Dead Mountains Wilderness
Typical scene in Dead Mountains Wilderness
Along the edge of a wash
Dead Mountains Wilderness is a 47,158-acre property in the Mojave Desert of southern California. The northeast boundary of the property is the California-Nevada state line.
Central to the wilderness is the Dead Mountains range itself. The high point is about 3,598 feet above sea level at the summit of Mount Manchester. The property drops off to the west across alluvial fans and washes to Piute Wash. To the east the property drops across alluvial fans and washes toward the Colorado River. The low point is around 2,000 feet above sea level.
The Dead Mountains are composed mostly of a dark volcanic material and the bajadas around them tend to be colored in shades of red and black. Vegetation in the wilderness is typical of the Mojave Desert: creosote bush scrub in the lower elevations, mixed desert scrub higher up. The Dead Mountains is also the northernmost wilderness in the California Desert Conservation Area in which smoketrees grow.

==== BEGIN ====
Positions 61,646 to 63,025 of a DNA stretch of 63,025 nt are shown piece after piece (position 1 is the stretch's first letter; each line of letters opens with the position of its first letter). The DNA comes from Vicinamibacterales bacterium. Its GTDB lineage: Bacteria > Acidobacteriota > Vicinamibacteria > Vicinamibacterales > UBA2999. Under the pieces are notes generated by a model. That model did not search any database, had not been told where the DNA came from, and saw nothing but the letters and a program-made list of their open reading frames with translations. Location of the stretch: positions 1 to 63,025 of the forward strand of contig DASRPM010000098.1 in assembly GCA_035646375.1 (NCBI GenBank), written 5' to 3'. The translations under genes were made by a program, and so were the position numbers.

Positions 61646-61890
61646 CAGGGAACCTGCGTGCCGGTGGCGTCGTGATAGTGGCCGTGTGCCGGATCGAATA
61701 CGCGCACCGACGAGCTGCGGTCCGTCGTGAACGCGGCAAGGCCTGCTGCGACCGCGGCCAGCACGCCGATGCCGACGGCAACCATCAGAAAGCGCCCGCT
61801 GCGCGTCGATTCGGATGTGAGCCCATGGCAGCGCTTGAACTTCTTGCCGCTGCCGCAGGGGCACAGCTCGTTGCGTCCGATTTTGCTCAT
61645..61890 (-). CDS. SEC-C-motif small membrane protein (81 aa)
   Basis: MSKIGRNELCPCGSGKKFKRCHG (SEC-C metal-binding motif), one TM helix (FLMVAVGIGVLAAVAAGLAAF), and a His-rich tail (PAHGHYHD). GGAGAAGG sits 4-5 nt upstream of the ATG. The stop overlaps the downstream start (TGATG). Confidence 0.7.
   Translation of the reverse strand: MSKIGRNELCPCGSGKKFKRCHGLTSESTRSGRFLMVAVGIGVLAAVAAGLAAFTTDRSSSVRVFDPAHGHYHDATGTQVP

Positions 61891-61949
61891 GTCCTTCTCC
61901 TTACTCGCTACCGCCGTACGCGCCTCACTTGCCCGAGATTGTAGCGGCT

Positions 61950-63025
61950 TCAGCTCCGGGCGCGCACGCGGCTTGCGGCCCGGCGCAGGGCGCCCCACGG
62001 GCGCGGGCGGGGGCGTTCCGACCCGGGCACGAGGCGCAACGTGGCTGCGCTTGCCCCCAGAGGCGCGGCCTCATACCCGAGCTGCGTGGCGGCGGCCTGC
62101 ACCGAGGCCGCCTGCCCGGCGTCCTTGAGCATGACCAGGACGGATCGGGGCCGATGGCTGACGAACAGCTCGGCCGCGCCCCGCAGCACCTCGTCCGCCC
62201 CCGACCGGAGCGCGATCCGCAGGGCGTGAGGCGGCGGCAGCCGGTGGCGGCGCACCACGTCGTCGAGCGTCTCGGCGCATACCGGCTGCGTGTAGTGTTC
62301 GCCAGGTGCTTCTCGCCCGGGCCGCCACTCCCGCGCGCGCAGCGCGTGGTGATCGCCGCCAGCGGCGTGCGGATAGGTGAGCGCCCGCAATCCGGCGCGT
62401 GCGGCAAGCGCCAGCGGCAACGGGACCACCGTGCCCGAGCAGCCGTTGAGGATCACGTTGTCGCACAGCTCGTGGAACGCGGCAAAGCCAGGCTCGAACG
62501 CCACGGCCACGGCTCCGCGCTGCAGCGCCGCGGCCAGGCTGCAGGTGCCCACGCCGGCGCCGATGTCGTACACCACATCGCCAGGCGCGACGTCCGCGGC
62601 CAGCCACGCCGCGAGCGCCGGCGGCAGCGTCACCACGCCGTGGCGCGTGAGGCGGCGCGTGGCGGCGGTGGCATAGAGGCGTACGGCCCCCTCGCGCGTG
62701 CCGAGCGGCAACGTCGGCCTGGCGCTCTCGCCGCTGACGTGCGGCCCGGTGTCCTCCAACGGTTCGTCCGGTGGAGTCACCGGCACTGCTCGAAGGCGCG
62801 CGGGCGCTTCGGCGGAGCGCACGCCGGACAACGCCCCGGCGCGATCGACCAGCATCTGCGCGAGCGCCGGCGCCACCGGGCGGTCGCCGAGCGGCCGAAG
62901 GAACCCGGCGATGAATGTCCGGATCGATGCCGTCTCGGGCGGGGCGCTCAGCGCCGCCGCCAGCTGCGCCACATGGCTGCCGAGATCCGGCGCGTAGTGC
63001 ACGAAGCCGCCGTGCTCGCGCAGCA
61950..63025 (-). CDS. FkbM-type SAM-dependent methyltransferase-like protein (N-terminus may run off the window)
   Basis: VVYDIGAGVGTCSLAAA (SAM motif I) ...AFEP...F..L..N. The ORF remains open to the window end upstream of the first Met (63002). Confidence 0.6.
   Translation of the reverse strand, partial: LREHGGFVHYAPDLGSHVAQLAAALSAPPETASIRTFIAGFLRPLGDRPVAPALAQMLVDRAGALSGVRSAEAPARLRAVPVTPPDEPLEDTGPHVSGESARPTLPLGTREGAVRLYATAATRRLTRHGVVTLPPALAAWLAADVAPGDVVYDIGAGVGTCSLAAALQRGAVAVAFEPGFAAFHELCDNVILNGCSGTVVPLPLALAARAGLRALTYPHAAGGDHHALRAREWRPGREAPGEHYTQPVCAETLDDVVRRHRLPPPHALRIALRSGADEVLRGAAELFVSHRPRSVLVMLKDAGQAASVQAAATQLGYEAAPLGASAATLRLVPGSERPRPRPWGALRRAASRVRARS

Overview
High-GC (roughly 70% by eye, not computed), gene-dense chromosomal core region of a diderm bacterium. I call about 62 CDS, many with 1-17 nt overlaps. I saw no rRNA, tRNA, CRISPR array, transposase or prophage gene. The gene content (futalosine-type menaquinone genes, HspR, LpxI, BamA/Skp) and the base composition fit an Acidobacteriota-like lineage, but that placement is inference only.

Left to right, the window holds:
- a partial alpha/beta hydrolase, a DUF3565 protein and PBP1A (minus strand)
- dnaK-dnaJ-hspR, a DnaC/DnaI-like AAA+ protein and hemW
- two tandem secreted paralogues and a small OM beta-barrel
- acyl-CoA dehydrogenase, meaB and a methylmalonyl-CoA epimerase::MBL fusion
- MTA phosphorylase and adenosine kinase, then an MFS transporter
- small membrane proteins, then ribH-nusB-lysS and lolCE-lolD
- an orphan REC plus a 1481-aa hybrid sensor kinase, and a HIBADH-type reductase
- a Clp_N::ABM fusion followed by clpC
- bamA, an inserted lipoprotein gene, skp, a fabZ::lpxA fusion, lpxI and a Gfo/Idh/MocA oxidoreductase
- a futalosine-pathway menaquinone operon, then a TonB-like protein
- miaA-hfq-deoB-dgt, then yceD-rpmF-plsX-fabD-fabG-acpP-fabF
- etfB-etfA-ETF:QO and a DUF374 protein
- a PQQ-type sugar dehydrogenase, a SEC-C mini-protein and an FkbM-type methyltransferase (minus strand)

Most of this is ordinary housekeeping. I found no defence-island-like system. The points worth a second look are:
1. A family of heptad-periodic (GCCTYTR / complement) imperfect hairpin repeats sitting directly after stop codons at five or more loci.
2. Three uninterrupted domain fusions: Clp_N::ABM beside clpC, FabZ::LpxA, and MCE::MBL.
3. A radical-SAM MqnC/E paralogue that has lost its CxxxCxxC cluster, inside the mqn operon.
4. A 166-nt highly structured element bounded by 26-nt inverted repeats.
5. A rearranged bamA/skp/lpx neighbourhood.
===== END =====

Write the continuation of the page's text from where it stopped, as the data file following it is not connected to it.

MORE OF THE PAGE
Wildlife in the wilderness include bighorn sheep, coyote, cougar, bobcat, black-tailed jackrabbit, kangaroo rat, ground squirrel, quail, roadrunner, prairie falcon, red-tailed hawk, golden eagle, rattlesnake and several species of lizards. The eastern and northeastern regions of the wilderness have also been classed as habitat critical to the survival of the threatened desert tortoise.
Most folks access the Dead Mountains Wilderness by going north out of Needles on the River Road for about 16 miles. On the left will be a rock cairn next to the dirt Mojave Road. The Mojave Road travels northwest, paralleling the state line and the northeast boundary of the wilderness.
Prehistoric rock art
Upper left photo and map courtesy of the BLM